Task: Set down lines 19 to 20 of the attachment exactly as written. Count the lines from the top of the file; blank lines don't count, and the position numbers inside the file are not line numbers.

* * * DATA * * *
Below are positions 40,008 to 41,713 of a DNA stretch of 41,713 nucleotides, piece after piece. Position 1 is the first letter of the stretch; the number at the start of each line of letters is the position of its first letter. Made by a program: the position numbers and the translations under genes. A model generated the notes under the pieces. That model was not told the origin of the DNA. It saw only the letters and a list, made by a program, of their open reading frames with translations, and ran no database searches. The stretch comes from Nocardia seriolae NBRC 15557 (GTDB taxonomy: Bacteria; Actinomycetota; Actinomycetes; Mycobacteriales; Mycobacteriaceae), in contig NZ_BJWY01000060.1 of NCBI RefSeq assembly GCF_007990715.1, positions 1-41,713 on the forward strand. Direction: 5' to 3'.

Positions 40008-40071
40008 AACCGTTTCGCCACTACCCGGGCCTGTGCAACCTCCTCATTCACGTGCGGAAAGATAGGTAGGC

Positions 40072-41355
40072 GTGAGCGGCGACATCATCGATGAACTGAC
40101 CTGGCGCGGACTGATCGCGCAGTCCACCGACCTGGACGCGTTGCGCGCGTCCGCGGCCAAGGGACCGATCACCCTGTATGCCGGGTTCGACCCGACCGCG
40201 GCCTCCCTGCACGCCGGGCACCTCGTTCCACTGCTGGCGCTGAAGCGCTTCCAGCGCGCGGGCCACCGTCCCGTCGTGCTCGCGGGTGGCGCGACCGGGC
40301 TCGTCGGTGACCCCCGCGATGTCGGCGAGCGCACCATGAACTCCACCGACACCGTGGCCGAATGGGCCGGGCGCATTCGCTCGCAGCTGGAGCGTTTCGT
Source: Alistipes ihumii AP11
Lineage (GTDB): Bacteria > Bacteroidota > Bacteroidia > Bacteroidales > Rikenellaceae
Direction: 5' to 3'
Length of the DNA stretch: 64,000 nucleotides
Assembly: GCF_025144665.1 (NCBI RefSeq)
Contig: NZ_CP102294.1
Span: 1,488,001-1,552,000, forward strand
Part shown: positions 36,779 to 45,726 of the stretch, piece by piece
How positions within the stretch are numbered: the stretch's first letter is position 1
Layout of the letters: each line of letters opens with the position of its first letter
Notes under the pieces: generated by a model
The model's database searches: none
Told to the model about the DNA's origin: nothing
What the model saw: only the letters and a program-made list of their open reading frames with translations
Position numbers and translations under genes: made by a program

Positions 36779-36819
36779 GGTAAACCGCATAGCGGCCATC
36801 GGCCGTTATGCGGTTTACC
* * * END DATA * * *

Notes under the pieces: generated by a model
The model's database searches: none